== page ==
the search platform also appeared to have been tailored to replace weather and air pollution data with information provided directly by an unnamed source in Beijing. The Chinese government has a record of manipulating details about pollution in the country’s cities. One Google source said the company had built a system, integrated as part of Dragonfly, that was “essentially hardcoded to force their [Chinese-provided] data.” –The Intercept
“This is very problematic from a privacy point of view, because it would allow far more detailed tracking and profiling of people’s behavior,” says Human Rights Watch senior internet research Cynthia Wong. “Linking searches to a phone number would make it much harder for people to avoid the kind of overreaching government surveillance that is pervasive in China.”
Human rights groups have slammed Dragonfly, insisting that it could result in Google “directly contributing to, or [becoming] complicit in, human rights violations.”
Google engineers agree – and they’ve been resigning over the ethical concerns with the project
Approximately 1,400 Google employees have signed a letter circulating within the company, asking executives to explain exactly what the hell is going on.
“As a company and as individuals we have a responsibility to use this power to better the world, not to support social control, violence, and oppression,” the letter reads. “What is clear is that Ethical Principles on paper are not enough to ensure ethical decision making. We need transparency, oversight, and accountability mechanisms sufficient to allow informed ethical choice and deliberation across the company.”
And as The Intercept noted on Thursday, senior Google research scientist Jack Poulson quit over the project, saying that the project violates the company’s artificial intelligence principles, which state that Google won’t create technologies “whose purpose contravenes widely accepted principles of international law and human rights.”
In early August, Poulson raised concerns with his managers at Google after The Intercept revealed that the internet giant was secretly developing a Chinese search app for Android devices. The search system, code-named Dragonfly, was designed to remove content that China’s authoritarian government views as sensitive, such as information about political dissidents, free speech, democracy, human rights, and peaceful protest.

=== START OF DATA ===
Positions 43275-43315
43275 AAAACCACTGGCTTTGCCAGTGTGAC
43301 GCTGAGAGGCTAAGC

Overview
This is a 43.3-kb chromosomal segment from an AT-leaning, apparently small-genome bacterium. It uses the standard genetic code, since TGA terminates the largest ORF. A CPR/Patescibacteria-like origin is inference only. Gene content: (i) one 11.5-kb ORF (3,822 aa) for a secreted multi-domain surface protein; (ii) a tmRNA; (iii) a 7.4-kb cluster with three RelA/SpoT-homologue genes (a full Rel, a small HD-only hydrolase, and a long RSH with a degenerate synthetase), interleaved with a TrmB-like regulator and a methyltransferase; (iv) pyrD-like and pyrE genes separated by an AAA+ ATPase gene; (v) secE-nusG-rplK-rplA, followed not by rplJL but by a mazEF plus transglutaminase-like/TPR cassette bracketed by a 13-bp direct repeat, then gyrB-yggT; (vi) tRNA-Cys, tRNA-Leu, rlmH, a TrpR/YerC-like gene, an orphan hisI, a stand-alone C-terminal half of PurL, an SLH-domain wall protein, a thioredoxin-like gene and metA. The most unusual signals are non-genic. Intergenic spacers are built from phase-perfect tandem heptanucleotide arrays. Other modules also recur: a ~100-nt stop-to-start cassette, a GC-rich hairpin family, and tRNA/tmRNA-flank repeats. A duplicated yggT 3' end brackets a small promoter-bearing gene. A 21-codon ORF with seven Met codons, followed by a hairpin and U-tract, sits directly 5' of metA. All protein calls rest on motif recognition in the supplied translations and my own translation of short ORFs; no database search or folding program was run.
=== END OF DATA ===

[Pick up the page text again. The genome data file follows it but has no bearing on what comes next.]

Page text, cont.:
After entering into discussions with his bosses, Poulson decided in mid-August that he could no longer work for Google. He tendered his resignation and his last day at the company was August 31. –The Intercept
“I’m offended that no weight has been given to the human rights community having a consensus,” said Poulson. “If you have coalition letter from 14 human rights organizations, and that can’t even make it into the discussions on the ethics behind a decision, I’d rather stand with the human rights organizations in this dispute.”
And Poulson isn’t the only one… six other employees have reportedly quit over Dragonfly, as reported by BuzzFeed News.
While current employees declined to provide the list itself or to specify most of the names on it, three sources familiar with the matter confirmed the existence of the list, which is made up largely of software engineers whose experience at Google ranges between one and 11 years. Google declined to comment on the list.
The revelation of Dragonfly provoked an immediate backlash within the company’s rank and file, who have high expectations for transparency from executives because of Google’s stated corporate values. One employee who’d been asked to work on the project decided to quit, another transferred teams, and internal forums were flooded with thousands of posts, comments, and emails debating the ethics of the project. –BuzzFeed
Interestingly, sometime between late April and early May, Google dropped their “Don’t be evil” motto of 17 years. Maybe Turkish television has it right?
A different kind of hurricane slammed into the American East coast, the nation and ultimately the world ten years ago today.
Amidst the multiple introspective columns and soul searching that naturally occurred this week, which looked back on the missed warning signs behind the 2008 financial collapse exactly a decade ago this weekend, there is a small group of people whose opinions are actually worth paying attention to.
Though arguably no single individual accurately called all aspects of the crisis in its entirety, precipitated by the implosion of Lehman Brothers, some did very publicly predict key facets with prophetic clarity. As Market Watch’s Howard Gold explains in his profile of four analysts the world should have been listening to: “People warned about subprime mortgage loans, derivatives, and too much leverage, but nobody, to my knowledge, said a bursting housing bubble would cause a global crisis that would lead to the demise of venerable financial firms, require trillion-dollar taxpayer bailouts, and cause a recession that rivaled only the Great Depression in its magnitude.”